Hyderabad (the Deccan), India
ink, opaque watercolour and gold on paper
Deccani Urdu text with written in a script verging on naskh; maximum of 11 lines to the page, arranged in two columns
39.5 x 23.4cm (folio); 37 x 21.2cm (paintings, within outer gold border)
The Gulshan-i ‘ishq (‘The Rose Garden of Love’), by the Sufi poet Nusrati, is an allegorical romance relating the progress of King Bikram towards enlightenment and the birth of a child to his hitherto barren queen. The paintings are of two types: those illustrating the narrative, which are bolder and larger in size (central section, both folios); and marginal vignettes, which are virtual microcosms of daily life at court, in the city and in the countryside.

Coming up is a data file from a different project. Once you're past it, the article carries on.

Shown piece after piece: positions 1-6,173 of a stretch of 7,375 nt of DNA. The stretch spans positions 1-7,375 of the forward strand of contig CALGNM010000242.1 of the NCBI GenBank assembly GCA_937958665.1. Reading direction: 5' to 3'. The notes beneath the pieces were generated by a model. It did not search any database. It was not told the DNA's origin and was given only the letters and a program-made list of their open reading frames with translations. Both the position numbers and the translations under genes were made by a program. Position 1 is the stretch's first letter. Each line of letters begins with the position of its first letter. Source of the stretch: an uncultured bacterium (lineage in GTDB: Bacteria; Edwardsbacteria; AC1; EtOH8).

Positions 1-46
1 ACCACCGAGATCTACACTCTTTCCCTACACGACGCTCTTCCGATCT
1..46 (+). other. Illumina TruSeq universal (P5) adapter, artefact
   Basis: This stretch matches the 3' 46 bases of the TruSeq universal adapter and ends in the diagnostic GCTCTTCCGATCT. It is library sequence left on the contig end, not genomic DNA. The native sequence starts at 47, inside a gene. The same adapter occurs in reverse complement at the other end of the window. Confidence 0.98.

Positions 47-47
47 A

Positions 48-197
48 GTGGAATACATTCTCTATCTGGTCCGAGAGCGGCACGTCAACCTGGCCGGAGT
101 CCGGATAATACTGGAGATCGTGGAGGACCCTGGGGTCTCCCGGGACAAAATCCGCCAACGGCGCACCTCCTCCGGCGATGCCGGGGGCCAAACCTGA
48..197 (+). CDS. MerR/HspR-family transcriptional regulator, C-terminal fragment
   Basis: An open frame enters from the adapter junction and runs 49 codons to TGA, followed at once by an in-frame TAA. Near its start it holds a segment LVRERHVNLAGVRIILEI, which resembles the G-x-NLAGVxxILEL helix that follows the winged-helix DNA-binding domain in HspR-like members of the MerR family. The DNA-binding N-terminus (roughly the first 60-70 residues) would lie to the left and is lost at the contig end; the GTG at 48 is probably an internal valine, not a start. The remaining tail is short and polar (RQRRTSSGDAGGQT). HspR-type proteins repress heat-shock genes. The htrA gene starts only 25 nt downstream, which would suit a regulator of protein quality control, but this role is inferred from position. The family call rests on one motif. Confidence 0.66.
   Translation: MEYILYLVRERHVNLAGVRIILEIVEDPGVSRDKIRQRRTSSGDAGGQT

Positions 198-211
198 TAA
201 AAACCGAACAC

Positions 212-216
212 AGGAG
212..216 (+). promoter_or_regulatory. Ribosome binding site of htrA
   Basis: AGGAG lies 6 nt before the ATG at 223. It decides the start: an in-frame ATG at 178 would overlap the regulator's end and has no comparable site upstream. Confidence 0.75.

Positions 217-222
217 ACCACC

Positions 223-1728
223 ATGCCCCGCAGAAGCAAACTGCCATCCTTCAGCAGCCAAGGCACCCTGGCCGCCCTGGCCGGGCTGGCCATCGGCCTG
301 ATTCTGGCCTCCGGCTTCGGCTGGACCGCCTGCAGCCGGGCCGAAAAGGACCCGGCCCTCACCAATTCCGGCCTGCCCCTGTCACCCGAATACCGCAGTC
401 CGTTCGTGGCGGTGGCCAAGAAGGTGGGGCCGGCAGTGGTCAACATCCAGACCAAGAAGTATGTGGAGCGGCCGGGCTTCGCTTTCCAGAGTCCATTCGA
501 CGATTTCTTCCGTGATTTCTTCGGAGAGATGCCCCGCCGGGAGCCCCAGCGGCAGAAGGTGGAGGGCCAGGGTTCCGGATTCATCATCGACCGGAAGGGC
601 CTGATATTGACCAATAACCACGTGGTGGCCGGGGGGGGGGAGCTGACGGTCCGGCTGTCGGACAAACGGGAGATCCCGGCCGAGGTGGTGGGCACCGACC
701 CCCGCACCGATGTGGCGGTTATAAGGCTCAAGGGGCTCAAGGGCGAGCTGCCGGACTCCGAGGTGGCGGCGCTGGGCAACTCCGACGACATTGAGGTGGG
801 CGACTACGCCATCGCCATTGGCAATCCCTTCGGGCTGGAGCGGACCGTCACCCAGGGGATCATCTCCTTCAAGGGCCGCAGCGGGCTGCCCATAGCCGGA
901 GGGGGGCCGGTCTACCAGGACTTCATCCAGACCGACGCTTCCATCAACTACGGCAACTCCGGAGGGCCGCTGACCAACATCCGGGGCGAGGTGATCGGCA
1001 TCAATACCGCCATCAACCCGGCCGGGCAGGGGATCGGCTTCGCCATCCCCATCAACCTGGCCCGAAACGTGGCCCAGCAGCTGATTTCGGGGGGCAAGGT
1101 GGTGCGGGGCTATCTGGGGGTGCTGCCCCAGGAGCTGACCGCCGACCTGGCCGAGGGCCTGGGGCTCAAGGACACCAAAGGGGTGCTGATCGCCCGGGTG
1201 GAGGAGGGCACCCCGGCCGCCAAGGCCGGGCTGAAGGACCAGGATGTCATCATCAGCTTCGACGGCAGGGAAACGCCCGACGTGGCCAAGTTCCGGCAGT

The right-hand folio (MSS 640.1b) depicts the queen in her private apartments (top) and King Bikram offering food to the holy man, Roshan-i Dil. The main scene on the leftt-hand folio (MSS 640.2a) depicts King Bikram throwing himself abjectly on the ground before Roshan-i Dil.
L. York Leach, Paintings from India, The Nasser D. Khalili Collection of Islamic Art, volume VIII, London 1998, cat.73, pp.240–47.
J.M. Rogers, The Arts of Islam. Masterpieces from the Khalili Collection, London 2010, cat.343, p.289.